Some prairie voles are monogamous, while others seek out multiple mates. In a recent study, researchers from the University of Texas at Austin reveal sexual behavior is largely controlled by genetic differences in the rodents' brains, suggesting natural selection has allowed for both characteristics to co-exist.
While scientists previously thought full stereo vision in primates only registered visual messages from one eye, a new study revealed “two-eye” cells that respond to inputs from both eyes, like "rat vision."
Despite lacking an area of the brain that is equivalent to what enables human to sense pain, crabs are capable of feeling pain, researchers confirm.
Dinosaurs had an elaborate nasal passage to keep their unusually large bodies cool, protecting their brain from overheating.
It's True! Crocodiles readlly do keep one eye open as they sleep, say researchers from Australia's La Trobe University and Germany's Max Planck Institute for Ornithology.
Here's some unsettling news: new chimpanzee and neuroscience research is reinforcing the theory that our personalities are, in no small way, dictated by the structures of our brains. That is to say, we may choose how we act, but nature (not nurture) is deciding who we are in the most fundamental way.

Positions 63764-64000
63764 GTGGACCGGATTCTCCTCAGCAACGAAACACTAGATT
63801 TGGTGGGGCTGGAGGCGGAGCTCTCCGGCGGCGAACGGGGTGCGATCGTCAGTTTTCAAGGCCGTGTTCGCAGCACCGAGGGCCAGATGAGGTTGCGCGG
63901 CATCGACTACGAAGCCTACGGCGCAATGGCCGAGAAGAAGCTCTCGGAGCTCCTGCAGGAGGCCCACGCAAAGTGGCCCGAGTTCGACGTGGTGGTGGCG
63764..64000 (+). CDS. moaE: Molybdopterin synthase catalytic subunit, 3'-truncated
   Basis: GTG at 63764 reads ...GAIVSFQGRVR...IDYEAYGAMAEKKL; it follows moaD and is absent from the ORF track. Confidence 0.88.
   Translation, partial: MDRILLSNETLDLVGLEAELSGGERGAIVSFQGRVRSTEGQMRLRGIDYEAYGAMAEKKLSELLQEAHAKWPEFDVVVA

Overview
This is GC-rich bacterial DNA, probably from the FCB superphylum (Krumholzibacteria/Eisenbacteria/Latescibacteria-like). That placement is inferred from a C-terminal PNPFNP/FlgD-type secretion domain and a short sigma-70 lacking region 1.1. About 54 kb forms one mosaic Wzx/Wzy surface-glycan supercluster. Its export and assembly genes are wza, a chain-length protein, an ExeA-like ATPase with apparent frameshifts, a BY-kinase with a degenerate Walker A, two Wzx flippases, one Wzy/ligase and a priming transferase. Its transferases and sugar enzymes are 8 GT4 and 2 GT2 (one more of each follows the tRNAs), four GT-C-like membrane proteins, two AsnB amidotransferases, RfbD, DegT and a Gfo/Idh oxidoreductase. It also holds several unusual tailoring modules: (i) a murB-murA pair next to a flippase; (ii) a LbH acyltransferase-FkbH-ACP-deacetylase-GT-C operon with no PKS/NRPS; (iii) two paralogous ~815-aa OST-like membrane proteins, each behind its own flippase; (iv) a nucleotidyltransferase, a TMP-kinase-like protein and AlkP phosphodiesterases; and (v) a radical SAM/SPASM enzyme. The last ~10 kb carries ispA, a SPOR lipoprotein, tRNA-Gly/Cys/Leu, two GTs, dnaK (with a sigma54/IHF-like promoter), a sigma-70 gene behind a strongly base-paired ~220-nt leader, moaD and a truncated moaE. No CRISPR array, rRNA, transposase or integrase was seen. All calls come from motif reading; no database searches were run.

Parrots have long been hailed as the best imitators in the avian world. Capable of not only imitating tunes and chimes, but human speech as well, the parrot can appear deceptively intelligent. Now researchers have identified some key differences in parrot brain structure that sets them apart from other birds, explaining for their incredible talent.
Memories that have been "lost" as a result of amnesia have recently been retrieved in mice using light, according to a new study.
In a groundbreaking new study, scientists at McMaster University have discovered how to turn human blood cells into brain cells, opening the doors to better understanding disease in the body.
Video gaming may lead to a higher risk of developing certain neurological disorders, according to a new study.
Octopuses have long been hailed as masters of camouflage, able to change the color, pattern and texture of their skin. Now, it seems that these cephalopods not only use their skin as a means of disguise and even communication, but also as a way to "see" light.
The Mediterranean diet has been associated with lower heart disease risk and delaying diabetes, and now new research says that it may also improve brain function.
Bats are known for their breathtaking precision when it comes to flying and avoiding obstacles, and new research credits their expert flying skills to super sensors found in their wings.